Rocking babies at Family Building Blocks is a ministry? Sounds good to me, tell me more …

It was 2004. Her story captured my attention. Partly because I was a founding board member of FBB, and partly because of what we do here at SLF. Carrie Maheu was explaining the joy of helping at-risk moms by caring for their kids while they were learning how to be better moms. Only one problem. Her pastor at the time was of the opinion that “rocking babies for a secular organization is not God’s work.” Serving only counted if it was inside the church walls.

I asked her if she served at church. Oh my, did she! Committees, mentoring, events, you name it. But Carrie was discovering the joy of taking servant-hood outside the four walls and sharing it with neighbors. “Being” the Gospel, even if direct proclamation and evangelism weren’t appropriate. As with rocking babies and serving in the Toddler Classroom at FBB’s new Chelsea’s Place on Lancaster.

We were fast friends. Turns out she had just ended a long career in retail management, where she mastered not only marketing and customer service, but organizational structure and efficiencies, as well. Just the kind of talents a growing nonprofit ministry could use. Long story short, Carrie became one of our original “lightning rods,” serving the McKay/East Salem area where she lived and worshiped. The electric trio of Carrie, Wayne Crowder and Herm Boes helped launch our City as Neighborhood strategic plan, which SLF deploys to this day. Over the years, Carrie expanded her role to Lead Trainer as she helped disciple DJ Vincent, Lindsey Walker and Kaleb Herring in the ways and joys of being an SLF Lightning Rod (neighborhood field staffer).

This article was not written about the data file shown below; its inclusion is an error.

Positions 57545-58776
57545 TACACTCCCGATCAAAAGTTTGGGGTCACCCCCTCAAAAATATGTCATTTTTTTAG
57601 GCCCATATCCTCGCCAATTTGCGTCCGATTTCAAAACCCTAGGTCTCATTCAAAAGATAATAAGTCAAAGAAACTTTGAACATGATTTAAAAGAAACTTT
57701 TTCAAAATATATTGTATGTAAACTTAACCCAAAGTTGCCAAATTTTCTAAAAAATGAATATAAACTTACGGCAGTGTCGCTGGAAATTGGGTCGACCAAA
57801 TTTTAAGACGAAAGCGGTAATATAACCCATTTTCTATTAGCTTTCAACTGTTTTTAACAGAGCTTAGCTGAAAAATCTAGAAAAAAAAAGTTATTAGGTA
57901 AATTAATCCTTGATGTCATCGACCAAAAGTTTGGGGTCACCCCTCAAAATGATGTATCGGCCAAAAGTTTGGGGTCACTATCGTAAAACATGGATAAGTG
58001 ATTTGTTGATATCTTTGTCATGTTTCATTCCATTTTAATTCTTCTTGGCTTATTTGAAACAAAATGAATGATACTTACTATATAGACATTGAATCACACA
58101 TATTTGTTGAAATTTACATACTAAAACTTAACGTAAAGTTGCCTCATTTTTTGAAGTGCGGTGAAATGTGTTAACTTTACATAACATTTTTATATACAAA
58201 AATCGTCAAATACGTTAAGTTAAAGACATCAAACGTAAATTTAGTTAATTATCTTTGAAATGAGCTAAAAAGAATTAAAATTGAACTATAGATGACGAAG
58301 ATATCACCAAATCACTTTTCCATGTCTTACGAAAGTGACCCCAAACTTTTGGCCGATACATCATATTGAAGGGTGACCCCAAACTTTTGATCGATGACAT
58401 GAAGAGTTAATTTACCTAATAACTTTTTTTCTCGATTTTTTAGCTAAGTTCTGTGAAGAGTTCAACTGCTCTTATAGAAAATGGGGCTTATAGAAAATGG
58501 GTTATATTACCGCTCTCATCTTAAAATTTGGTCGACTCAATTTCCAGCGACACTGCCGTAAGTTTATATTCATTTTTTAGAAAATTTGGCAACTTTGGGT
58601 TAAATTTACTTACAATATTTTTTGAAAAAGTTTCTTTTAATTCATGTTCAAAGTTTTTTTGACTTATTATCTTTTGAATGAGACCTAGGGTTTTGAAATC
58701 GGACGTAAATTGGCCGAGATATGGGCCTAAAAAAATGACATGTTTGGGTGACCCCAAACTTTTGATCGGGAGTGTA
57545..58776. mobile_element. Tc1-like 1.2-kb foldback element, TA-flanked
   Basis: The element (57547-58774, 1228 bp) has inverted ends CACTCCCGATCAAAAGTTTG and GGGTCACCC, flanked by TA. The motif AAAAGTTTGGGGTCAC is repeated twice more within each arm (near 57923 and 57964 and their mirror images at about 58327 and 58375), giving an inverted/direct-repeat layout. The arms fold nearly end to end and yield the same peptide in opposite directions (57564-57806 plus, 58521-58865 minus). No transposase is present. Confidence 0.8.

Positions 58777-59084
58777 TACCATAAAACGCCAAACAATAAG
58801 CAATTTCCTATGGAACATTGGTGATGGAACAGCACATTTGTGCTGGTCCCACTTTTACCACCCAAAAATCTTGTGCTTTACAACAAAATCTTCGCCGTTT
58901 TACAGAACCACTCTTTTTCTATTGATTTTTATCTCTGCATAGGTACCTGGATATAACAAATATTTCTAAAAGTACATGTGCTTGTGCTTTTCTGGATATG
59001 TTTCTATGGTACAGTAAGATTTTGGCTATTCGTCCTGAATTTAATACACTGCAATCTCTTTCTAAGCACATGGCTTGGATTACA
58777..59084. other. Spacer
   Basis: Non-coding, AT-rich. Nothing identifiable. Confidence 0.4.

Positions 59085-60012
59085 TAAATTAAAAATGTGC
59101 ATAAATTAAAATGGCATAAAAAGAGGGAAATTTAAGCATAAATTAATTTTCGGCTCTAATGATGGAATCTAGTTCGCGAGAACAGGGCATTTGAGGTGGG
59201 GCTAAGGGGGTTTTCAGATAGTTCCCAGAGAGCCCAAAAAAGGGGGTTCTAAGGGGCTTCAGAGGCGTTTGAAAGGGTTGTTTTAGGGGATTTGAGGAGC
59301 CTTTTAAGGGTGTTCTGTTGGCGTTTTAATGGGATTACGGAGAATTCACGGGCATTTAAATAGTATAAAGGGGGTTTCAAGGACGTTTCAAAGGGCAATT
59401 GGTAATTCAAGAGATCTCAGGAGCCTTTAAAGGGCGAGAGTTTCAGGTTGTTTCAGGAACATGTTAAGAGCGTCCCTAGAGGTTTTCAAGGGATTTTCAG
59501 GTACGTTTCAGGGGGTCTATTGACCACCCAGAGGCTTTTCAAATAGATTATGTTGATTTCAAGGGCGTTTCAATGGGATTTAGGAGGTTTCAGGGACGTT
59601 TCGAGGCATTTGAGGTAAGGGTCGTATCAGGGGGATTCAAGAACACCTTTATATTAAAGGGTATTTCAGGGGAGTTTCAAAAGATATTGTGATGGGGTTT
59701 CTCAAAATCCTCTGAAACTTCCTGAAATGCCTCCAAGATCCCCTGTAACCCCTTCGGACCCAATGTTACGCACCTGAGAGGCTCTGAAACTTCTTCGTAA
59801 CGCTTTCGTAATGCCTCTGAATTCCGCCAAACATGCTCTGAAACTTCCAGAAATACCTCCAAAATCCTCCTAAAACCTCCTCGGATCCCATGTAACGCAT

Carrie’s contributions to the SLF mission and team are legion. Of course there are the ‘obvious metrics’ like running/replicating after-school programs, launching/replicating the La Casita family center, reviving/expanding the McKay-area Community Partnership Team, and spearheading projects like the GrassRoots AfterSchool Soccer Program (GRASSP), Foster Parents Night Out, and Indoor Park. She also championed large-scale initiatives like Reading for All, McKay Area Coalition for Student Success, and Fostering Hope. But some of Carrie’s biggest contributions to SLF (and to me as the leader) were things that don’t get measured for reports or brochures … Staffing decisions. Avoiding mission drift. A mom’s eye for staff care and needs. Saying ‘no’ to opportunities that were tempting, but not our call. In this way, Carrie was a key senior advisor to me even as she gave 110% out in the neighborhoods for kids, families, schools, nonprofits, local merchants, and agencies.

As you might have guessed, this is a heartfelt salute. But it’s not a farewell, as Carrie will continue serving at church and in the neighborhoods (how can she not?). If you know Carrie, ‘Retirement’ is not a word that fits … we like the phrase ‘SLF Ambassador’ and look forward to many years of emeritus partnership and fellowship. Carrie’s fingerprints and DNA are indelibly woven into SLF’s soul.